Security Council Debates Maritime Piracy
Under India’s presidency, the UN Security Council debated the global phenomenon of maritime piracy on November 19. The outcome was a presidential statement, not a resolution. Although not binding, it highlights future trends in the Security Council’s approach to piracy. Unlike prior Security Council actions that have been region specific, Monday’s debate reflects the global dimensions of the issue including references to the spike in attacks off the oil rich coast of the Gulf of Guinea.
The Security Council’s involvement in matters of piracy goes back several years now, when piracy off the coast of Somalia became a major international problem. Under Security Council resolution 1816, the Council famously authorized states to enter the territorial waters of Somalia, limiting the sovereignty of Somalia with regards to this crime that historically was linked to the high seas. Since then, the Council has authorized limited incursions onto land, and has generally been a prime mover on legal approaches to the problem, although always circumscribing its resolutions to the situation at hand. Resolution 1816, for example, is carefully worded to apply only to Somalia, and the resolution explicitly notes it is not indicative of a new customary international rule. Another resolution in which the Security Council asserted a decidedly legal approach was Resolution 2020, which highlights the link between attacks at sea and conspiracies and criminal networks on land, and urges states to establish anti-piracy courts.
The November 19 debate is notable for a few reasons. First, the statement encouraged the development of new rules of deployment for private security contractors. It appears that the IMO is leading the charge in this regard, and some interesting recommendations can be found on its website. Second, there was some concern prior to the debate about whether to include a reference to illegal fishing and dumping in the statement. The presidential statement does not, in the end, refer to these related issues although several countries highlighted them in their speeches. Third, Argentina took issue with the Security Council’s assertion of jurisdiction. The representative said that “unless a situation had engendered Council action under Chapter VII for other reasons, such as the situation in Somalia, piracy was not under the competence of the body; it was, rather under the framework of the Convention on the Law of the Sea.”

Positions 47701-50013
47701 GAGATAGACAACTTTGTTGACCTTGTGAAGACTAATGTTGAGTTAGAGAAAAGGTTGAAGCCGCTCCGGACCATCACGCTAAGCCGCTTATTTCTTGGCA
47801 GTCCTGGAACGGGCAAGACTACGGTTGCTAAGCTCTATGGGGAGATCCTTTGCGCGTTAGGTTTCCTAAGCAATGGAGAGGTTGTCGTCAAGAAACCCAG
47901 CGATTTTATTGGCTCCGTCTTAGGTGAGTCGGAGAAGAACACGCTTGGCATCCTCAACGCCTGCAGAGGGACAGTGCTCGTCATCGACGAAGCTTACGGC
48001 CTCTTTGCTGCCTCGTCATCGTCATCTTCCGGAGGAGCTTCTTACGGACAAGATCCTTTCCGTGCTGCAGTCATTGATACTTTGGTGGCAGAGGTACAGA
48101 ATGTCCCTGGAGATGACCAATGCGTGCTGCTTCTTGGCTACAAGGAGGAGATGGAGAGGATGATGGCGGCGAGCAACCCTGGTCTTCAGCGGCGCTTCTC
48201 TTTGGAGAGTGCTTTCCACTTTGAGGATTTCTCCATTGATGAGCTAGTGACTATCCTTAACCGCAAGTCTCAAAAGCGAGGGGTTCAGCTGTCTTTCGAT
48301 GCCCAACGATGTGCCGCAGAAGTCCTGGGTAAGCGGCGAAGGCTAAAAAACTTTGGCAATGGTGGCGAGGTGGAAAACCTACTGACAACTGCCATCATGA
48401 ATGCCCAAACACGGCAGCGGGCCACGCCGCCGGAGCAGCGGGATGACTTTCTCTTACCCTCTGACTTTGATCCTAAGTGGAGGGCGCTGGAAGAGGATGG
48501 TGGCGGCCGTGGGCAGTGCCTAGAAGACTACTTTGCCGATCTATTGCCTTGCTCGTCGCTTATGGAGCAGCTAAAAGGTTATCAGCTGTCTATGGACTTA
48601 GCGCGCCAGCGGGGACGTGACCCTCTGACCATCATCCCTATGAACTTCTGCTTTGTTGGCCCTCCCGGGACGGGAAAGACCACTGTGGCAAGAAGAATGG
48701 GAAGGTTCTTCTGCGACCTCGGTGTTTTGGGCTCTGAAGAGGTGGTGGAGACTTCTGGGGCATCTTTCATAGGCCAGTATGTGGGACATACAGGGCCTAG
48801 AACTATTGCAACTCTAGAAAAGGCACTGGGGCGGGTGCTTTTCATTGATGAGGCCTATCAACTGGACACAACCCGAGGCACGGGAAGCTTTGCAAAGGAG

I have been observing the Security Council’s response to piracy for several years now, and I have been repeatedly surprised by the heavy overlay of law in its resolutions on this topic. Indeed, in my opinion, the piracy resolutions are distinctive in their multiple concrete references to laws and legal institutions. For example, one sees references to the Djibouti code of conduct on human rights, anti-piracy courts, methods to strengthen domestic criminal laws, and of course, to the overarching legal framework created by UNCLOS and SUA. This preambular paragraph from Resolution 2020 illustrates the Security Council’s legalistic approach:
“Recognizing the need to investigate and prosecute not only suspects captured at sea, but also anyone who incites or intentionally facilitates piracy operations, including key figures of criminal networks involved in piracy who illicitly plan, organize, facilitate, or finance and profit from such attacks and reiterating its concern over a large number of persons suspected of piracy having to be released without facing justice, reaffirming that the failure to prosecute persons responsible for acts of piracy and armed robbery at sea off the coast of Somalia undermines anti-piracy efforts of the international community and being determined to create conditions to ensure that pirates are held accountable…”
I wonder whether others see the Security Council as exercising a particularly overt legal role in the realm of piracy as well, even if the Council is attempting to curb the impression its resolutions are precedent setting. And I wonder whether the Security Council’s legal bid in the field has prompted countries like Argentina to retaliate by opposing general Security Council jurisdiction over matters of piracy.